Transurethral Therapy Helps Benign Prostate Hyperplasia
Durable results seen in most patients, but those with retention more likely to need retreatment
MONDAY, May 21 (HealthDay News) -- In most men with benign prostatic hyperplasia, treatment with transurethral microwave therapy leads to durable improvements. But patients with urinary retention may be more likely to require additional treatment, according to study findings published in the May issue of Urology.
Stavros Gravas, M.D., of University Hospital of Larissa, Greece, and colleagues treated 213 patients, 45 of whom had urinary retention, and followed the patients for a mean of 33.9 months up to a maximum of 65 months.
In patients without urinary retention, the researchers found that the mean maximal flow rate improved from 8.5 to 13.2 mL/s at four years, the International Prostate Symptom Score decreased from 20.3 to 12.5 at five years, and that quality-of-life scores significantly improved. In patients with urinary retention, these clinical outcomes remained stable during follow-up. They also found that patients without urinary retention were less likely than those with retention to require retreatment (28.6 percent versus 37.8 percent).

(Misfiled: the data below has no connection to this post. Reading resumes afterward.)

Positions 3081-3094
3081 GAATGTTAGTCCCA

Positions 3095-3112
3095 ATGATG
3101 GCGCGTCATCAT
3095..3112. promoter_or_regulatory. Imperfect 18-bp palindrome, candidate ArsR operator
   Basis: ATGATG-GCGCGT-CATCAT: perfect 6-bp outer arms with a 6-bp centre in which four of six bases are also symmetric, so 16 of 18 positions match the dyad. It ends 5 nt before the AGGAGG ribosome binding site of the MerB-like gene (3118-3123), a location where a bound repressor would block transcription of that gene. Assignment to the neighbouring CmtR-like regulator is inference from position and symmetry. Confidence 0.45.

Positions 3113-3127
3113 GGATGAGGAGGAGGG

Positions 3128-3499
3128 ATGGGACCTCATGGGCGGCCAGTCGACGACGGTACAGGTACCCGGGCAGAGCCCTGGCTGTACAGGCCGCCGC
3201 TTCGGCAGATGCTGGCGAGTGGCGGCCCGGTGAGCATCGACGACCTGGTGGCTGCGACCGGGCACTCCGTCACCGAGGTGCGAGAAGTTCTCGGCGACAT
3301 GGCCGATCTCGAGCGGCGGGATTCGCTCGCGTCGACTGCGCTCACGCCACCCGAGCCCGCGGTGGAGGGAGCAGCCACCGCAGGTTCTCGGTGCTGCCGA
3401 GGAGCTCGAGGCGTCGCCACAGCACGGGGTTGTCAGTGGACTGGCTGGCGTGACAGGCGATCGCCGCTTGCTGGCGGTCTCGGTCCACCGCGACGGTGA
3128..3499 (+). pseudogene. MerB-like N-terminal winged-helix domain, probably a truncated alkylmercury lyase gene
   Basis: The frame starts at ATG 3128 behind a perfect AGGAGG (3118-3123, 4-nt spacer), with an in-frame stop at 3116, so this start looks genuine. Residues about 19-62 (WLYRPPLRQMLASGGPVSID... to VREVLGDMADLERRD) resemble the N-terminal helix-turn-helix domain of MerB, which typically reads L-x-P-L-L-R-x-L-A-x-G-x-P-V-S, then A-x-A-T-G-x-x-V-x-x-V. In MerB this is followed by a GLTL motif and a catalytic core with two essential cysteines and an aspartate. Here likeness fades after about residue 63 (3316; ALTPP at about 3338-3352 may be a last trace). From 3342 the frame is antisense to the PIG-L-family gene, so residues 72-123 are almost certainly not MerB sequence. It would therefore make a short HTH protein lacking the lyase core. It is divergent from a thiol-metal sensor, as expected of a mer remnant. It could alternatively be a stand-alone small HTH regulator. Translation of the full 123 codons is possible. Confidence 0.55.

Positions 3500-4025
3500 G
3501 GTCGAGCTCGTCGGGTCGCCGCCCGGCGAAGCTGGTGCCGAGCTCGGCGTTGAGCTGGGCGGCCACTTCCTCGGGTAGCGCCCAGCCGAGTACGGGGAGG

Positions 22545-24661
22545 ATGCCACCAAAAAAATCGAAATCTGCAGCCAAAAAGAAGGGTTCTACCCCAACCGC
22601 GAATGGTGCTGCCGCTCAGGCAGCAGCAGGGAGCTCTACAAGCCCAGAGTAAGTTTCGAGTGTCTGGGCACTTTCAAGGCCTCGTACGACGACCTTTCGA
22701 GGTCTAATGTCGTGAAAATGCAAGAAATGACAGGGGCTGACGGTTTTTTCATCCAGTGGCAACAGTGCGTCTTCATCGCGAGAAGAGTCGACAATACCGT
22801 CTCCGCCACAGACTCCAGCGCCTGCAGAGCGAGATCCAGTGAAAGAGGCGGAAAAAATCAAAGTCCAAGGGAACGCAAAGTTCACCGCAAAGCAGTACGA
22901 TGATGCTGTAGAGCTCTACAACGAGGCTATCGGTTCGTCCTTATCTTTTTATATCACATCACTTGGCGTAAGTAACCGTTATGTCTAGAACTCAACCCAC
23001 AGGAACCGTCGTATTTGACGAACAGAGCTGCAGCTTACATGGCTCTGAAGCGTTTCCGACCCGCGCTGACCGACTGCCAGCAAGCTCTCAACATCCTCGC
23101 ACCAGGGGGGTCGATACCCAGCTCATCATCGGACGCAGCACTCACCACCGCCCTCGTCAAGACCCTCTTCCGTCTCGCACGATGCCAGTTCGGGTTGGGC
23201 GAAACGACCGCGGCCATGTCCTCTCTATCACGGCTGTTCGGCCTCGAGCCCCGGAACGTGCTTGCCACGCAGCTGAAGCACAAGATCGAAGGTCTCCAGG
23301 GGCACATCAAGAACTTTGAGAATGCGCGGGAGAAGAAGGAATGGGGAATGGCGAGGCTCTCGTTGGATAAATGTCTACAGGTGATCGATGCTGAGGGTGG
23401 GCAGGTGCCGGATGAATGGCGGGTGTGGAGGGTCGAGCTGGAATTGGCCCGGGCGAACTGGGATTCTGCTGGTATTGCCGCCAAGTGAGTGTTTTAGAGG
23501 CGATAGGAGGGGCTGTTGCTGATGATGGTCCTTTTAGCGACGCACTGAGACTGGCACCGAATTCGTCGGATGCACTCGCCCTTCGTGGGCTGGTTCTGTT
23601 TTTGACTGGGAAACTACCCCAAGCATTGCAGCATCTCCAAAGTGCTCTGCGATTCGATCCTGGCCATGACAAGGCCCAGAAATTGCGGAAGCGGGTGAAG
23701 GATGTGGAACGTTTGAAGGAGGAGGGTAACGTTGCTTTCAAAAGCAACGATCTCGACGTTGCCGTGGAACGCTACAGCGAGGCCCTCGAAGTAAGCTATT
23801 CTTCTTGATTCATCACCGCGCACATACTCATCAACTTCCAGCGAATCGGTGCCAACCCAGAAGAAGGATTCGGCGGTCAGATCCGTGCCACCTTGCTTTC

"Men in retention represent a specific group of patients with benign prostatic hyperplasia that, in general, are older, have poorer health status, and have a larger prostate and, therefore, are at increased risk of perioperative morbidity and mortality," the authors write.